Fencing ordinance is tweaked; Planning Board takes on habitable basements

Highlands takes its zoning seriously, but nothing is set in stone and change is always in the air. At the February Planning Board meeting, members put the finishing touches on the Fence regulating portion of the Unified Development Ordinance which the group has been working on for about three months. In addition, they began discussing allowing habitable spaces in daylight basements in the commercial district.

Some years ago, when tall, solid, wood fences were erected in the setbacks next to travel-ways on US 64 east and west, a fence ordinance was quickly passed to regulate the look and scale especially along the inroads to Highlands.

Now that ordinance is being amended to further clarify allowable residential fences.

The Planning Board worked the ordinance over a few times and then it was sent to the Land Use Committee made up of Commissioners John Dotson, Eric Pierson and Donnie Calloway who added their two cents.

Two Mondays ago, the fence ordinance amendments were tweaked again presumably for the last time.

So, fences or walls are permitted along the side and rear property lines and behind the building setback line from a road right of way or road center line. However, they can’t be over six feet high; they can only be constructed of wood, coated chain link, ornamental iron, aluminum, brick or stone; the exposed framing side must face the interior of the property; and if wood, may be left natural but the stained or painted color should come from the town’s approved color chart so to blend in  with the environment.

Though fences or walls are discouraged within a building’s front setback line, if built, they can’t be higher than five feet, can be no closer than 12 feet from the edge of the pavement or built in the right-of-way; and allowable building materials are the same as above. In addition, they can’t block the required sight triangle at intersections; exposed framing must face the interior and in front and along roadways fencing of all kinds must have a vegetative screen. As above, the color may be selected from the town’s chart.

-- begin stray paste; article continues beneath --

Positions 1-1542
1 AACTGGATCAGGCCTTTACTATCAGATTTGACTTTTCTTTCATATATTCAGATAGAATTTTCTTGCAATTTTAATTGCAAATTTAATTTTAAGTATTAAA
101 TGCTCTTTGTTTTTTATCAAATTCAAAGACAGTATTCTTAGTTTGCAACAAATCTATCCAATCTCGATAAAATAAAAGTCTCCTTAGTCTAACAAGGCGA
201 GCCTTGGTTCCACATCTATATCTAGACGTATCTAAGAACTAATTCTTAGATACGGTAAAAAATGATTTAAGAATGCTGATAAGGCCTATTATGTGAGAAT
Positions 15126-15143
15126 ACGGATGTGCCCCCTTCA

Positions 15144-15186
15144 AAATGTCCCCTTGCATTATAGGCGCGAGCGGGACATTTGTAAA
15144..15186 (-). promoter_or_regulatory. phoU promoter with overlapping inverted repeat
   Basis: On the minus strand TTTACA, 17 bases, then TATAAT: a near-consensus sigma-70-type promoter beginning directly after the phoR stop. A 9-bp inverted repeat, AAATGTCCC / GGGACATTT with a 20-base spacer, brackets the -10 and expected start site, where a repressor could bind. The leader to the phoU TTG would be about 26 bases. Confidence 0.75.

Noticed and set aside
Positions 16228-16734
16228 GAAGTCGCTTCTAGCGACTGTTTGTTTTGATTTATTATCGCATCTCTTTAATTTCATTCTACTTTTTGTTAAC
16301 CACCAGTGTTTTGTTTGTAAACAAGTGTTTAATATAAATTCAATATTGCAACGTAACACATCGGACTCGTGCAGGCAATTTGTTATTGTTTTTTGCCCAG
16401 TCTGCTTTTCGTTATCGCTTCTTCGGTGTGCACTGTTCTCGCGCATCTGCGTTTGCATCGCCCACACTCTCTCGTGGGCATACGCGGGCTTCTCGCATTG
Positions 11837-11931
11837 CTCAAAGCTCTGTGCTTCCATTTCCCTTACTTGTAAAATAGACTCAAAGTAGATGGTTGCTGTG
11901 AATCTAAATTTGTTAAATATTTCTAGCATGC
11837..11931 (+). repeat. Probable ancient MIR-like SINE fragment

In all cases, a permit is required before any fence construction begins.

Town Manager Josh Ward will bring the final version to the Planning Board in March before it goes through the official amendment process.

Habitable Basements

Summit Architect Jeff Weller was on hand to discuss the benefits of allowing a basement to be habitable – because people have been doing it anyway so it might as well be allowed, he said.

“This isn’t about a specific project, but there has been inconsistency over the years – regarding what was approved and what wasn’t, what was built and what wasn’t. People come to the board and lie and then put something habitable in the lower level so now there are three habitable levels, which is technically not allowed if one of those levels is a basement. I just want to be able to come and get a project approved and be honest when it makes sense for the site,” he said.

He said over the last three and four years, there are commercial projects that have been built in the B1, B2, and B3 districts that have habitable basements.